The only way a Church can go—or grow

Suppose you're a student of Christian Science and you believe something is wrong with one of the activities of your Church—the discontinuing of a program, say, or an editorial position of the Sentinel or The Christian Science Monitor, or publication of a particular book. Maybe your own branch church is doing something that has you upset.

What would be the most effective, powerful thing you could possibly do in regard to a concern of this kind? Wouldn't it be the same thing you would do quickly and with the greatest persistence if a family member needed help—in other words, wouldn't it require getting down to some serious praying?

To pray—and so to come into a fresh recognition of how very deeply we are to trust that God is perfectly governing His creation—is to grow in grace. This also entails a growing understanding that the very thing you feel certain is not right (if your assessment is correct) would nevertheless not be Christianly scientific fact but error. This understanding will mean a lessening of disturbed or reactive thought because you truly see that what is error does not have substance, power, or place in a universe that belongs wholly to God, who is Truth.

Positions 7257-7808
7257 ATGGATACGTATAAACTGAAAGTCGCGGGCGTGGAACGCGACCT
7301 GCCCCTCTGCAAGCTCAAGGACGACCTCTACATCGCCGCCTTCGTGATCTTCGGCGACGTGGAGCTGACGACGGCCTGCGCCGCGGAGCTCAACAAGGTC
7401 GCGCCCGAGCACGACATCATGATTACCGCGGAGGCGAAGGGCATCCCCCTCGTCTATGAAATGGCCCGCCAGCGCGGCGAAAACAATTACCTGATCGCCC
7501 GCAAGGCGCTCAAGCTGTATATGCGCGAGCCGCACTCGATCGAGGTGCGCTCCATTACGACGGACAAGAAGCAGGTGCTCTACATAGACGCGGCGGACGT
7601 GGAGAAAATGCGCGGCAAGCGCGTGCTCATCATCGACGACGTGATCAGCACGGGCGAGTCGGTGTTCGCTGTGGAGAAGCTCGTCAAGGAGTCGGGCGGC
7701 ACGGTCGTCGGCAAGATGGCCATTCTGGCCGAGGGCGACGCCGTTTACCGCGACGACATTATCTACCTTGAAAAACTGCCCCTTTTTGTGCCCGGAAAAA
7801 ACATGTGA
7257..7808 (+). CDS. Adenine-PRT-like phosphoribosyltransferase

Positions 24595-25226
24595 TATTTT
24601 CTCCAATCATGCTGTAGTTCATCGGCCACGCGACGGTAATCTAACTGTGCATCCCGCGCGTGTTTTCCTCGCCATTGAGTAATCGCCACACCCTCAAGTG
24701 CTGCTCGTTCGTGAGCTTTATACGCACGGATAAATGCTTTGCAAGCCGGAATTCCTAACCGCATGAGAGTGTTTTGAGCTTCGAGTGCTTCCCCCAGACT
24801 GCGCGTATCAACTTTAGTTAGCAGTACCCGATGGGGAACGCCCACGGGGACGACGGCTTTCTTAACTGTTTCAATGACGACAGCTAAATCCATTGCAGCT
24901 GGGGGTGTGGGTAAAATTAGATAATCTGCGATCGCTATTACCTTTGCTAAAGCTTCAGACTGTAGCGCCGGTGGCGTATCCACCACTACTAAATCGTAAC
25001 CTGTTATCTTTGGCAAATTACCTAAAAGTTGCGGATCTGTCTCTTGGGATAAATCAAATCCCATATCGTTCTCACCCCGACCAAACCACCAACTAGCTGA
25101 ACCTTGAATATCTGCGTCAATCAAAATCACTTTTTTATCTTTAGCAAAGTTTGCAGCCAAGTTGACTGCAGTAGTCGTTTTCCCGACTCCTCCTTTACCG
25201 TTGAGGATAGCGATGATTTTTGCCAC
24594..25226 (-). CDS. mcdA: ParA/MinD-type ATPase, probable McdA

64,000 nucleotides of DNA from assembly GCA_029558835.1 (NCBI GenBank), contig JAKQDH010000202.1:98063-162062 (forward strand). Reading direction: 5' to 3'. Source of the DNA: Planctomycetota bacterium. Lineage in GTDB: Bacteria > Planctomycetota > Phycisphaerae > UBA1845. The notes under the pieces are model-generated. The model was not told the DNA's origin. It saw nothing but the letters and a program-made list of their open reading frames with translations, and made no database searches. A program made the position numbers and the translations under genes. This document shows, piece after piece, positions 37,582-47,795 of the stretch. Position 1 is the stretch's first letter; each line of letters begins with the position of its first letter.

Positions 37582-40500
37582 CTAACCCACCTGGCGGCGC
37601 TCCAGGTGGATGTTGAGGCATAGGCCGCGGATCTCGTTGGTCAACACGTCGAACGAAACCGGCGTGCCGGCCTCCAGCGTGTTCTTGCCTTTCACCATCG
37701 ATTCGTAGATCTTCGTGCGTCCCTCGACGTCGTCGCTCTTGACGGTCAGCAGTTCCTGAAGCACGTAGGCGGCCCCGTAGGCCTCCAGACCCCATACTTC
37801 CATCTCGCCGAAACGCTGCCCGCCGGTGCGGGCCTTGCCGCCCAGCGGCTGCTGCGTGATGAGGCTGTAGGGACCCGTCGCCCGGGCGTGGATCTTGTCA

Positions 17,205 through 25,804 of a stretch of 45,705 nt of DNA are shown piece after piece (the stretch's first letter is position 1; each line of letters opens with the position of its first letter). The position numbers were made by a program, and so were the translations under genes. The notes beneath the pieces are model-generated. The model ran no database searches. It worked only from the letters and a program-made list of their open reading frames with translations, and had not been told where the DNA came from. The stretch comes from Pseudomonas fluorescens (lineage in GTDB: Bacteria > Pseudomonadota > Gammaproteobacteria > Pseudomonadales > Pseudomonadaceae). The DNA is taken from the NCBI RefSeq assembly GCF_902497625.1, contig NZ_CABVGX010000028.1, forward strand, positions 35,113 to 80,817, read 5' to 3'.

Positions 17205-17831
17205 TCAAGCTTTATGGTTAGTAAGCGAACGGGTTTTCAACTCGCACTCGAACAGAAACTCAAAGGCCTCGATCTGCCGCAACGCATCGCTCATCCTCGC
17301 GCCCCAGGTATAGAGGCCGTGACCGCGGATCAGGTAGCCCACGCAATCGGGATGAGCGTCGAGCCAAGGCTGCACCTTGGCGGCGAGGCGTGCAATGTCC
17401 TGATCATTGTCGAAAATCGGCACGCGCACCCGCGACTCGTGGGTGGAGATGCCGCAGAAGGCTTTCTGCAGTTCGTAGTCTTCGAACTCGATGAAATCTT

Prayer that heals—getting it right
November 18, 1991

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